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Review: The Grift (Bethnal Green Town Hall Hotel)

Tom Salamon's immersive show opens in east London

Rating: 4 out of 5 stars
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For various reasons I had an appalling journey to Bethnal Green and arrived for The Grift with only seconds to spare and in a rotten mood. Frankly, the last thing I wanted at that point was to participate in an immersive theatre piece involving puzzle-solving with complete strangers, carting padlocked boxes about, being shuttered in enclosed spaces with enthusiastic actors, and lots of enforced walking, even around a venue as opulent and eclectic as the Town Hall Hotel. I'm only telling you all this to highlight how remarkable it was that I was so thoroughly won over by this quirky, ingenious and altogether delightful piece of entertainment.

In common with some other site-specific shows such as Alice's Adventures Underground and The Game's Afoot, The Grift blurs the line between theatrical performance and board game made flesh. The participants are required to collaborate in teams to pull off the ultimate 'grift' (confidence trick) to avenge a recently deceased hotel resident, who we are introduced to in a witty slideshow and short film at the outset, and who was the lovechild of a pair of showbiz icons of yesteryear.

One of the most fascinating and fun things about the whole experience is that we, as an audience, get to roam over much of the old Bethnal Green Town Hall. This lavishly converted municipal building has such astonishing decor that it isn't always clear what has been specially installed for the show versus what is part of this five-star hotel's flamboyant interior design.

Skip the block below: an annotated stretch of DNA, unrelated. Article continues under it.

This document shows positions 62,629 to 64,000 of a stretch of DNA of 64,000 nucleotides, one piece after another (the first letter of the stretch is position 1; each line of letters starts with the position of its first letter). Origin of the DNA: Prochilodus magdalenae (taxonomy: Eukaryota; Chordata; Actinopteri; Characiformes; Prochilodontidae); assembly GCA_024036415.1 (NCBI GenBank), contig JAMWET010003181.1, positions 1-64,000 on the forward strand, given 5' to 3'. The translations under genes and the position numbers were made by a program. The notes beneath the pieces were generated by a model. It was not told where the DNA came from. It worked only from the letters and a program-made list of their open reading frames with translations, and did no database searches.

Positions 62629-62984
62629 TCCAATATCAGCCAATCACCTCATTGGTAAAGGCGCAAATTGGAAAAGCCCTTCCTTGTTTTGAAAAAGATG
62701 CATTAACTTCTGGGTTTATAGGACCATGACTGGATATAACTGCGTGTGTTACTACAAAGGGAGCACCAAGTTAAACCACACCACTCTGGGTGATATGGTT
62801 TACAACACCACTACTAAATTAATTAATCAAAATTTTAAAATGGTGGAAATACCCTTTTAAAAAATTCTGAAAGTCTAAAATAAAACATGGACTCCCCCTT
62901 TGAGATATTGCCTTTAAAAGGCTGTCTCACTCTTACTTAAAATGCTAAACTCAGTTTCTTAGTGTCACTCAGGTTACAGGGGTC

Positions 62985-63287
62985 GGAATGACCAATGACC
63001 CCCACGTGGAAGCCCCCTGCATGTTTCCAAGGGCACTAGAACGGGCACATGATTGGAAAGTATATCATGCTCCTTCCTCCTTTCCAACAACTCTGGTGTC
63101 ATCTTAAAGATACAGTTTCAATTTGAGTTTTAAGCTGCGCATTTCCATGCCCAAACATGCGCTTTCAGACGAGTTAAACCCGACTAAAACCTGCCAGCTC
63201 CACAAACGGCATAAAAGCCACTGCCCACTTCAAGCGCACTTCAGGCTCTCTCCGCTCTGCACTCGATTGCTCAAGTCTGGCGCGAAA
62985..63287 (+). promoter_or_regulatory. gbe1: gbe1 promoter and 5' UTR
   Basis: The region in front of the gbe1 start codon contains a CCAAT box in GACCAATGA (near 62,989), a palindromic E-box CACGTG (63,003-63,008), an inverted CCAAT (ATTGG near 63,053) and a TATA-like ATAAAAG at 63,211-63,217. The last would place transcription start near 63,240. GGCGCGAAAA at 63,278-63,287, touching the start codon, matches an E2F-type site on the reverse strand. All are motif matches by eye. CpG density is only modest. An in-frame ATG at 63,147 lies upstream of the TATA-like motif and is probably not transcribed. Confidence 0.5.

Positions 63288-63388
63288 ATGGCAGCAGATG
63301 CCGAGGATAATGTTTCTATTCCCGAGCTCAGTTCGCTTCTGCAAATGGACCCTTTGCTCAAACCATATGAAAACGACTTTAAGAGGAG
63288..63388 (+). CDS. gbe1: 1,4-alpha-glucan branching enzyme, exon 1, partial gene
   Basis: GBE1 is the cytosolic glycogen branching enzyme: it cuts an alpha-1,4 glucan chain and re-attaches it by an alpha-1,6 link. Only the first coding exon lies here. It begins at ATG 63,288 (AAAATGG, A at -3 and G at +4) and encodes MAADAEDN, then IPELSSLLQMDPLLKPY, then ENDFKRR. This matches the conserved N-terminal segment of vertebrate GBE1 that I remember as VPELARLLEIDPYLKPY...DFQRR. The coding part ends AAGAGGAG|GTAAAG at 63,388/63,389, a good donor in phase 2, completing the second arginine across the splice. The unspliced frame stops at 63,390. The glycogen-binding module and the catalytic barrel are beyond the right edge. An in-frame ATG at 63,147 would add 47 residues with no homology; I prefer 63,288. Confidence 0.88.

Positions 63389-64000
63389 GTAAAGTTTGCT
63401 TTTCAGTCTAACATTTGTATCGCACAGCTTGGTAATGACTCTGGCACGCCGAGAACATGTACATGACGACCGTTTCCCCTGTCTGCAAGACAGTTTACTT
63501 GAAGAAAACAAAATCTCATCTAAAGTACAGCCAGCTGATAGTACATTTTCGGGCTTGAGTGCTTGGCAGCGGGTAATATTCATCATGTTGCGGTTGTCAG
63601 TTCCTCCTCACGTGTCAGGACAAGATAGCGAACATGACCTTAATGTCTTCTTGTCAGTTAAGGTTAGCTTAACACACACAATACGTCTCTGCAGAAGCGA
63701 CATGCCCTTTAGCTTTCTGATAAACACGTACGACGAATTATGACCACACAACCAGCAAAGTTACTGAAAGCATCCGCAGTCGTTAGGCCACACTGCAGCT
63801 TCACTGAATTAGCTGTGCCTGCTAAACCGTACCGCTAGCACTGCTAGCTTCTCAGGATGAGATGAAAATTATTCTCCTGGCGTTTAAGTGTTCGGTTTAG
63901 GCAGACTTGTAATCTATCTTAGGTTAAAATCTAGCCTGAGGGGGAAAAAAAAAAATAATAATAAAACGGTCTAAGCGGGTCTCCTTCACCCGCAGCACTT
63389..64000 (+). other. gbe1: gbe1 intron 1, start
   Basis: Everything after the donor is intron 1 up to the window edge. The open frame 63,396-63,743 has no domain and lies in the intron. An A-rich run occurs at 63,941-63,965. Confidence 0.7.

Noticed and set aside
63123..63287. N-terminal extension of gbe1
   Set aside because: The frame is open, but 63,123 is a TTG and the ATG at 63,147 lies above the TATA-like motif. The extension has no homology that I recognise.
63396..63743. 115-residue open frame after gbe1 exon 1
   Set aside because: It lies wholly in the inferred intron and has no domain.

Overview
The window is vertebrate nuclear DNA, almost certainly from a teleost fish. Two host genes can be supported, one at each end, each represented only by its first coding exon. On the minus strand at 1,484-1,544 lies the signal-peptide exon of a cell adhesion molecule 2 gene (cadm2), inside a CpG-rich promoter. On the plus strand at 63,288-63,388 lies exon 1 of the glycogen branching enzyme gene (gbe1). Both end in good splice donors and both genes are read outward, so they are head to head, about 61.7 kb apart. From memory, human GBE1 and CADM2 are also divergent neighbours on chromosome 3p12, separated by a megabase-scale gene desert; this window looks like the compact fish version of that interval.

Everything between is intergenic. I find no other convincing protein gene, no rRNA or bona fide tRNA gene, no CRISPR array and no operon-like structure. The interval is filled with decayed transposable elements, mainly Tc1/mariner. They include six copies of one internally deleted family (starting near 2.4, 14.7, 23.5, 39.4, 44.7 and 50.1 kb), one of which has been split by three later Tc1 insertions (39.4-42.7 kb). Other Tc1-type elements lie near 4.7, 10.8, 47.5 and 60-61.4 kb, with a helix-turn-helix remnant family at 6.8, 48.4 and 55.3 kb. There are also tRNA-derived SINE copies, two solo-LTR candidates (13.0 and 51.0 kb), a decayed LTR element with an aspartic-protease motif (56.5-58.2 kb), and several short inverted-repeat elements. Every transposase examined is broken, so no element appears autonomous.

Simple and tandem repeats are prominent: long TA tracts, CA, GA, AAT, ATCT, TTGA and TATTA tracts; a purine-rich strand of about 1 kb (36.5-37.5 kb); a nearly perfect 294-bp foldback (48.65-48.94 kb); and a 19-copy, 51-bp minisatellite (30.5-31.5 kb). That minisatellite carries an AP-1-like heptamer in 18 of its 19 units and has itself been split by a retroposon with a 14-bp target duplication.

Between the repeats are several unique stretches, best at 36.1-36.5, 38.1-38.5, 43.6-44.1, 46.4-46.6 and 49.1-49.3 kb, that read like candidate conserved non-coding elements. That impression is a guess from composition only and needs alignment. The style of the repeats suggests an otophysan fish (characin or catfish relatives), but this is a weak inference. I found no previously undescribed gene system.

A team of actors pop up throughout the course of the evening, playing characters with familial connections to the dead man, dishonest hotel staff, or even an outright villain (Ged Forrest, genuinely threatening); they also offer clues, tell stories, occasionally chivvy up, and are a lively, convincing bunch.

Deviser and director Tom Salamon has created a logistical masterpiece that palpably conveys a sense of danger and urgency as it progresses. Without giving away too much, the performance winds up in the magnificent Edwardian courtroom and makes for a very satisfying theatrical conclusion. This grift is well worth perpetrating, but just bear in mind when choosing your footwear that you will be doing a lot of walking in the course of it. All in all, it's a heck of a lot of fun, and there's even a cheeky cocktail included.

The Grift runs at Bethnal Green Town Hall until 25 March.